Image 0 - The Castles of Bellinzona
Image 1 - The Castles of Bellinzona
Image 2 - The Castles of Bellinzona
Image 3 - The Castles of Bellinzona

The Castles of Bellinzona

The routes through the Alps have always been of crucial strategic importance. In Bellinzona several pass routes come together within a small area – an ideal place to control transit traffic.

The three Castles of Bellinzona, Castelgrande, Montebello and Sasso Corbaro together with their fortress walls were built in the Medieval Age and have since been both the northern border of the Plain of the Po and a southern bastion of the alpine valleys.

This bolt once should have prevented the onrushing Swiss citizens from expanding southwards. But in 1503 Bellinzona chose to no longer to be subject of Milan and instead joined the Swiss Confederation so that in the following years the fortresses were used against the south and against Milan.

Nowadays, the bulwark is the most important witness of the medieval art of fortifications in the alpine area. Since 2000 the three castles of Bellinzona have been an UNESCO World Heritage Site.

Built on a hill, the oldest of the three castles offered shelter and protection to the surrounding settlements. Already in 590 Gregor von Tours mentioned a “Castrum” located in this place. During the battles between the Franks and the Lombards this fortress played a key role. From 1503 on it became the seat of the reeves of the canton of Uri.

The heart of the extensive building with curtain walls, towers, residential buildings, courtyards and formerly also three churches stems from the 13th century. Between 1486 and 1489 the Sforza family from Milan extended the castle in order to repel the Swiss which were advancing from the north. The Torre Nera (black tower) and the Torre Bianca (white tower) are relics of the medieval buildings.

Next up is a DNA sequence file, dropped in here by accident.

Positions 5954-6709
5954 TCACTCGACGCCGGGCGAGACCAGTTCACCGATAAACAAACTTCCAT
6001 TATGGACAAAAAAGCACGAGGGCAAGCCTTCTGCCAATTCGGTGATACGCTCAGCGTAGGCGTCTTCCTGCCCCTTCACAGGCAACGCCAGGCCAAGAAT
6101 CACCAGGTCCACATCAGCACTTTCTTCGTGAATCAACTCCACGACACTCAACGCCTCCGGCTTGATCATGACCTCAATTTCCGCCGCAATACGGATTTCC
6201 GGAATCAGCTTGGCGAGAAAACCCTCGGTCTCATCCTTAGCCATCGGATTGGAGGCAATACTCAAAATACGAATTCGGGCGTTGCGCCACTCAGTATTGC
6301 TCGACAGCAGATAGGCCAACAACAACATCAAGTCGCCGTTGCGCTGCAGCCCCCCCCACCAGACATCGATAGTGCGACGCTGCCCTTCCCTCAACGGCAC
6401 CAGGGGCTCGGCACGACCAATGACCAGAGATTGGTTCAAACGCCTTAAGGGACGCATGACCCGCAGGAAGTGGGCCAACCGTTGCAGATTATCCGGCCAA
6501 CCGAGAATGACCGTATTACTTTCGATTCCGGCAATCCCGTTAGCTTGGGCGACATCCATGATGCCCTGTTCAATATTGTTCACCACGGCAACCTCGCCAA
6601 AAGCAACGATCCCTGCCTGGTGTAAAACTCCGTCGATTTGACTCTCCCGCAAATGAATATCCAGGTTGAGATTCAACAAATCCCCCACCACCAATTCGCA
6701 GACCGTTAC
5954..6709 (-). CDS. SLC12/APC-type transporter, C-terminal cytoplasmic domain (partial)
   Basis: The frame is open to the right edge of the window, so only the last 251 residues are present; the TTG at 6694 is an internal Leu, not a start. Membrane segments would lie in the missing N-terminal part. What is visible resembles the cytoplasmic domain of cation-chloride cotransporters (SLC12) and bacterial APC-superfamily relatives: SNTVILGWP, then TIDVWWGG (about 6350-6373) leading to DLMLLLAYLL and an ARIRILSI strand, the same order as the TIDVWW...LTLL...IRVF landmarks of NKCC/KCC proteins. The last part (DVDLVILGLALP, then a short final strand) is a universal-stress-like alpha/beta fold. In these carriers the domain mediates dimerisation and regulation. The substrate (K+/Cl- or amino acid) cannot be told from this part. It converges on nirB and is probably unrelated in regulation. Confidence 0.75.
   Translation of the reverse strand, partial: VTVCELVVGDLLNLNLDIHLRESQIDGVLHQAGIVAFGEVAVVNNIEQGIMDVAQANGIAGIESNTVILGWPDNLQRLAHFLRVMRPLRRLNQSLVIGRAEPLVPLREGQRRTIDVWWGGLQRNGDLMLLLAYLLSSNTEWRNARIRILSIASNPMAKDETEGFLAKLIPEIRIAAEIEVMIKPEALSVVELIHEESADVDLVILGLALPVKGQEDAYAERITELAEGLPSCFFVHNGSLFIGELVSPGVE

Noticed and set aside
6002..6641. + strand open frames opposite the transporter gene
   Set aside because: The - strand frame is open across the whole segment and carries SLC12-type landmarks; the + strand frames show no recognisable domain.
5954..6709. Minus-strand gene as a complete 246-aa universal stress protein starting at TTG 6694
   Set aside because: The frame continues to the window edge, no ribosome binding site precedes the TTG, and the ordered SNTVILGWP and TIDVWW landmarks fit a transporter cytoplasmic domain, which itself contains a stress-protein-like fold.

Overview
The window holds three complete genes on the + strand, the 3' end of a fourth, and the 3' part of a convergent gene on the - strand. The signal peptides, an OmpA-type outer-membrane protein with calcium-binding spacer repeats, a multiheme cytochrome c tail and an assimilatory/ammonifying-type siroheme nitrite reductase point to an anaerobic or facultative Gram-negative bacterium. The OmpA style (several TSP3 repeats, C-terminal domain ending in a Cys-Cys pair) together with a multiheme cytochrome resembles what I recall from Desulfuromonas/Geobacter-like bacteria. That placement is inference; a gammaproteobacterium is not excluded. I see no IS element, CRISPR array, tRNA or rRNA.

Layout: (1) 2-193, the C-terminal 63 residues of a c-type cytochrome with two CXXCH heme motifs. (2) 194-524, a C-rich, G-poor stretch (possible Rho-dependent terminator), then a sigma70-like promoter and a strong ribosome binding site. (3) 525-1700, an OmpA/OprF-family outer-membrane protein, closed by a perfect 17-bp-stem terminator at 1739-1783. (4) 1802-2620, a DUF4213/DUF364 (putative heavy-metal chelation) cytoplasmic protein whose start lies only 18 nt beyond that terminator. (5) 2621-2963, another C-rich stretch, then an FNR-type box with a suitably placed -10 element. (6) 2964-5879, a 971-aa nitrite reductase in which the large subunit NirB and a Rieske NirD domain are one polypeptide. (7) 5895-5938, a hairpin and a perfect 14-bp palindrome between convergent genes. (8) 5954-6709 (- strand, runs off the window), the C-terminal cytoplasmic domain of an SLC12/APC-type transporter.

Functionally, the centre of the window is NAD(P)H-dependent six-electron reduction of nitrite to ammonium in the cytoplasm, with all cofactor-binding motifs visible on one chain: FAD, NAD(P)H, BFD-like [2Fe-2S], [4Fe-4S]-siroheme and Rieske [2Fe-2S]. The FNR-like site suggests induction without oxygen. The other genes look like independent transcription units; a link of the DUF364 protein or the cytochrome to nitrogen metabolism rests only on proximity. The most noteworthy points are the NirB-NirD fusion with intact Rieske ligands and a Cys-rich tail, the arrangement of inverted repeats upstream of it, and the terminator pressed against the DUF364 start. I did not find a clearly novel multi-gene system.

Castelgrande has been restored between 1982 and 1992 and can nowadays be reached by an elevator from the Piazza del Sole. The architect in charge of the restoration was Aurelio Galfetti, who combined modern architecture with medieval pride to create an “Acropolis of Light”.

The principal gate originally was in the south-eastern part of the curtain wall. From the old town it can be reached through steep, attractive alleys. The beautiful view over the city, the other two castles and the surrounding mountains are certainly worth the effort of climbing – and obviously there is the elevator for those who prefer a “lighter” programme.

Castle Montebello
The first mentions of the middle of the three fortresses date back to 1313, but probably the central part of the building was constructed already towards the end of the 13th century – by the time the opening of the road through the Schöllenen Gorge had made the Gotthard Pass the most important route across the Alps.

Castle Sasso Corbaro
High above the old town there is Sasso Corbaro, the smallest and newest of the three castles. After having been defeated in Giornico in 1478 the Sforza family ordered to build it quickly in the place of a tower in order to block the advancing Swiss from moving down to the valley. Though, as history teaches us, their efforts remained vain.

Nowadays, the castle of Sasso Corbaro hosts the Museo dell’Arte e delle Tradizioni Popolari del Ticino. Visitors can gain insights into the popular art of Ticino, the daily life of mountain farmers, their devoutness and traditional costumes. Also, the terrace of the castle offers a unique view over the town, the castles of Montebello and Castelgrande and the surrounding area, from the mountains over the Plain of Magadino and down to the Lake Maggiore.

The train of the Castles
World Wonders Project


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